Pickle Place brings pickleball indoors

Rain or shine, blazing or freezing, pickleball is at your fingertips. After more than a year of planning and development, The Racquet Club at Seven Lakes recently opened The Pickle Place: the only indoor pickleball-specific courts in Moore County. 

For those not in the know, pickleball is a racket sport. Think of it like tennis but with smaller courts, plastic balls, and paddles instead of rackets. By many metrics, pickleball is the fastest-growing sport in the U.S., and Moore County has witnessed that growth firsthand. 

Costing $1.2 million, The Pickle Place is a huge investment into the sport. But Katie Carpenter, co-owner and full-time director of tennis and pickleball at the Racquet Club, is confident the expense will be worth it. She believes The Pickle Place will draw crowds. “I don’t think pickleball has even reached its peak,” she said, “and it’s not going anywhere.”

What made the 10,500-square-foot facility so costly? The Racquet Club spared no expense. The lighting is great — upward-facing LEDs reflect off the white ceiling and cause no shadows. The courts are kind to your body — they play like hard courts, but soft mats underneath protect players. Play is not hindered — plenty of room is allocated to each of the three courts.

Pickle Place Brings pickleball indoors
Katie Carpenter gives a lesson to a pickleball player

There is no lack of ways to use these facilities, including leagues, tournaments, and open play. Or, you can simply rent a court and play with your own crew. More information regarding offerings — including memberships — can be found on The Pickle Place’s website

Carpenter, a lifelong tennis player, first took up pickleball during the COVID lockdown — when she thinks the sport really took off. Though pickleball has been around for decades — the majority of players are from older generations — recent years have seen its popularity booming. Younger people are taking to the sport, and they’re changing the pickleball landscape. 

“The majority of people playing in Moore County are still fairly older,” said Carpenter, “but they’re going to get younger. The biggest demographic right now is thirty-year-olds. The next group you’re going to see boom are the kids.”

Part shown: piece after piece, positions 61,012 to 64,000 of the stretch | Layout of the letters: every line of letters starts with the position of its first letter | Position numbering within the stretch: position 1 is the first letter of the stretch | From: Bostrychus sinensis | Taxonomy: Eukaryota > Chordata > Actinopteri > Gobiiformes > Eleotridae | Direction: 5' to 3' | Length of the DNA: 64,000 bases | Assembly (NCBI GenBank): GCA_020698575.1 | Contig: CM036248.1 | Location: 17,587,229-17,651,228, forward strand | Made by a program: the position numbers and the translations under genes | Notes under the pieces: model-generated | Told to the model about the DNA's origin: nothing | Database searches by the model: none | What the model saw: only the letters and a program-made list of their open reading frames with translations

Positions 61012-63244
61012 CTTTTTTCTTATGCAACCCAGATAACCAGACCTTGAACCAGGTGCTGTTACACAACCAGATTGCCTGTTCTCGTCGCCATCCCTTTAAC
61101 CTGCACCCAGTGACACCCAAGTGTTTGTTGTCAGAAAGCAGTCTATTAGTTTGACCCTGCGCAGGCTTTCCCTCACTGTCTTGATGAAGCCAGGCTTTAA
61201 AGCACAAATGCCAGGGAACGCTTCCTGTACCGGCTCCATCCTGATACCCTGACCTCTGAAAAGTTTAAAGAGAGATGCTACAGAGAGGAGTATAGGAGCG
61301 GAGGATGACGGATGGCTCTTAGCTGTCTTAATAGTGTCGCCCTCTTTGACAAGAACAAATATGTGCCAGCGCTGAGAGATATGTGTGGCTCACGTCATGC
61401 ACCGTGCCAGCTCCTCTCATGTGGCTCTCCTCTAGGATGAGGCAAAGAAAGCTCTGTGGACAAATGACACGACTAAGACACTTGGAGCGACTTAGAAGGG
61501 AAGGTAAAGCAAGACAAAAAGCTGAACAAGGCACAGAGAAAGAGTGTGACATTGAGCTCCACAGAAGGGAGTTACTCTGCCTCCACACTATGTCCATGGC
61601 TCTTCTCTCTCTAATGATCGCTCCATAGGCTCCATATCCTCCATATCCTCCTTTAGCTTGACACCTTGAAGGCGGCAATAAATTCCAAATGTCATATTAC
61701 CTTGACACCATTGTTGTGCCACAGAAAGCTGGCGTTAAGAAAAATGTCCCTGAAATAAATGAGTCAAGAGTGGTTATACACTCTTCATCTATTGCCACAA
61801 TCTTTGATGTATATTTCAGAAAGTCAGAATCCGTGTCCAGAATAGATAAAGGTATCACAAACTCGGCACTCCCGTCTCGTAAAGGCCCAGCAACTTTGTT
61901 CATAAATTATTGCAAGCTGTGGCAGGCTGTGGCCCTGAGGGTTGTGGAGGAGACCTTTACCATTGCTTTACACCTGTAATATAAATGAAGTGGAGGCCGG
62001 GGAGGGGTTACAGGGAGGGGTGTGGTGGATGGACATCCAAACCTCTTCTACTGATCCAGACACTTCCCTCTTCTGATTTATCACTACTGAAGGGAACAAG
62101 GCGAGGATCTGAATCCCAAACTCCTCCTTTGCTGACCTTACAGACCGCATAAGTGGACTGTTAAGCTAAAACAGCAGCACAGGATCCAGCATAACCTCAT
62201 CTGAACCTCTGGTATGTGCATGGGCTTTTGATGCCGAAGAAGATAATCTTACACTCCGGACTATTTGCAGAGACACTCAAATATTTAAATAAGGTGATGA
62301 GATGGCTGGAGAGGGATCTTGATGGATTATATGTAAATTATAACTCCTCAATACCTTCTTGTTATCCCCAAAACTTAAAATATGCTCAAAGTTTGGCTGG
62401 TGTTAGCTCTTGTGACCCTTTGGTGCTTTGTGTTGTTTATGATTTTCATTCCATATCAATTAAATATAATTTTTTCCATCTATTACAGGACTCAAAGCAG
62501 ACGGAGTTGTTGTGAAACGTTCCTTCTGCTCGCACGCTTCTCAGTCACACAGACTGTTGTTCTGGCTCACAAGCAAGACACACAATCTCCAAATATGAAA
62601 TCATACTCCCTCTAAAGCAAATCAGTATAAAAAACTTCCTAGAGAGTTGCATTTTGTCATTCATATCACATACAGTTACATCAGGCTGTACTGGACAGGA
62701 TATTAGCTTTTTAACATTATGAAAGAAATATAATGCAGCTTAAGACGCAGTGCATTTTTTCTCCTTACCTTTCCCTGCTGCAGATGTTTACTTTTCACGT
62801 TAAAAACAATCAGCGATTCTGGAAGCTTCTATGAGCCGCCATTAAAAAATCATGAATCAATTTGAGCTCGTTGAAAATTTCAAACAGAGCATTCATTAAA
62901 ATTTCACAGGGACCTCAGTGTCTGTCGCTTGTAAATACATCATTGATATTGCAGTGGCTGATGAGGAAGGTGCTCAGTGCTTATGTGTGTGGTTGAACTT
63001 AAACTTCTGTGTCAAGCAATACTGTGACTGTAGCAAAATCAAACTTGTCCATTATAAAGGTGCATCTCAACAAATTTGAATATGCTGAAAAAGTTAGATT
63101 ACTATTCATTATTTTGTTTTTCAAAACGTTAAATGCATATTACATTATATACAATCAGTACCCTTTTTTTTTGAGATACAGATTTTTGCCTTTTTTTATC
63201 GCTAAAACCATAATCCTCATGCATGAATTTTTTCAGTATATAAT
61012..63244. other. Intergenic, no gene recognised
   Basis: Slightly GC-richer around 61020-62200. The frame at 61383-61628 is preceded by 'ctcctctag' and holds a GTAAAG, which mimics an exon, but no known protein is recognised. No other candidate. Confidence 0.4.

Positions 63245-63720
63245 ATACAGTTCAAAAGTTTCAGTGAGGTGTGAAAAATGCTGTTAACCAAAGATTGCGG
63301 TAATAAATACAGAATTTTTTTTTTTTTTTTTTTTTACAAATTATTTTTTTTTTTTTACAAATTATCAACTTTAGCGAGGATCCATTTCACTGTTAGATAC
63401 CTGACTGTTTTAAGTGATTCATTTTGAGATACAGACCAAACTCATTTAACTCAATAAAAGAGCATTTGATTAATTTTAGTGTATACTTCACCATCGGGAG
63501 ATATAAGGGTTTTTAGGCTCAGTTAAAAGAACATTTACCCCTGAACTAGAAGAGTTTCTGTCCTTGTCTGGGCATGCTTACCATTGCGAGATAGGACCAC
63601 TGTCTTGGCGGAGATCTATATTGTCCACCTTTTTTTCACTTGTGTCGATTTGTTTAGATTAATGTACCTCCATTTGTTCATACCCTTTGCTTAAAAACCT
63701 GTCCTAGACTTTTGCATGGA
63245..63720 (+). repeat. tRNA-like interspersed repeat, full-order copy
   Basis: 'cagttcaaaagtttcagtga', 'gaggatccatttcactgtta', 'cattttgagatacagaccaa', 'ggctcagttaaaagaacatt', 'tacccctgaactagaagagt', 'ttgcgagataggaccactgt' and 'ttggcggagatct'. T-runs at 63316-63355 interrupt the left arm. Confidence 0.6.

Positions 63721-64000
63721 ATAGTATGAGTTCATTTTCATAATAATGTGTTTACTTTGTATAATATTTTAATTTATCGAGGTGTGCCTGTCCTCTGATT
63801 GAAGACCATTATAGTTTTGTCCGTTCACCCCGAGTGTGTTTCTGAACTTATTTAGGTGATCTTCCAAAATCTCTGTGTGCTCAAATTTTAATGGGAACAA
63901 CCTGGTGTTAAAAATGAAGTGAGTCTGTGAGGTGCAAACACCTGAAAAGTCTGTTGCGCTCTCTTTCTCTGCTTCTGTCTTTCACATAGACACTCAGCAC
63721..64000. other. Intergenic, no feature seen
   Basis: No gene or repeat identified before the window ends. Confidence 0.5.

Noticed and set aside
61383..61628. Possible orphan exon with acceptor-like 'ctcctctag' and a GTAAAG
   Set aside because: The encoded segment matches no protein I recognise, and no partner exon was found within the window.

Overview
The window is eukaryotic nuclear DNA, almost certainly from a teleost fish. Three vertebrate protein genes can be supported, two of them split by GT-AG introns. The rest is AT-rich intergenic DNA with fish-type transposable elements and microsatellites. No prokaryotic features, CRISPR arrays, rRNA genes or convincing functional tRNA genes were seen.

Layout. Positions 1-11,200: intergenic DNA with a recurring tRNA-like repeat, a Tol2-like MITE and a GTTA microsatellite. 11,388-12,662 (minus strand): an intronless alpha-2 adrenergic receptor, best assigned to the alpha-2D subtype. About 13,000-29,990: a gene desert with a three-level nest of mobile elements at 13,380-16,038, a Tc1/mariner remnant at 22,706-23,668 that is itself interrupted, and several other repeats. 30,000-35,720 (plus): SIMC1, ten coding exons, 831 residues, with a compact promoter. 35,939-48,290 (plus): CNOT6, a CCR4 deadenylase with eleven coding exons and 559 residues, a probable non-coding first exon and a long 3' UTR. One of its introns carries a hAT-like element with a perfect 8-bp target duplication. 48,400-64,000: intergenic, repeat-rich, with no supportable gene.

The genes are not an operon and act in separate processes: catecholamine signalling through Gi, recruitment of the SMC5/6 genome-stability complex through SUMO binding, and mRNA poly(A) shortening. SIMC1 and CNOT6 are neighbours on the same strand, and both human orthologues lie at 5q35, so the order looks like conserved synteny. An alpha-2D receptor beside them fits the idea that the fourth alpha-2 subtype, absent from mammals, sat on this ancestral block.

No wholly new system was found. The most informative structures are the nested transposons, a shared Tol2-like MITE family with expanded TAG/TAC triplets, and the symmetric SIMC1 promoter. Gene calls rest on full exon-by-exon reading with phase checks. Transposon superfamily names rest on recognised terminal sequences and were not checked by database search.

Carpenter believes pickleball has numerous spellbinding draws: multigenerational appeal, accessibility, quick fun, and good company. Even without knowing all the rules and techniques, she said, “A seven-year-old kid can play with their granddad, and it’s still fun.” 

But to Carpenter, fostering friendships is pickleball’s best quality. “The biggest reason to pick up a paddle and play is the friendships that you make,” she said. “It’s a bit of a cult — in a good way. Once you find pickle friends, you guys are friends, and you stay friends.” 

Now, what if you don’t know anyone who wants to try pickleball with you? Carpenter said that pickleballers are welcoming — in her experience, any group at any court embraces first-timers. However, she knows meeting new people and trying new things can be intimidating, so The Pickle Place has you covered with Level Play. Here, you’ll face off against and meet other pickleballers around your skill level. “It’s a way to meet a lot of people in a short amount of time,” said Carpenter. 

“I want this to be your third favorite place to be,” said Carpenter. “You want to be home, and you’ve got to be at work. I want this to be number three. This should be the best part of your day; I want you to have fun.”

The Pickle Place is located at 116 Edgewater Drive in the Seven Lakes community in West End.

~Article and photos by Sandhills Sentinel reporter Andrew Sellers.

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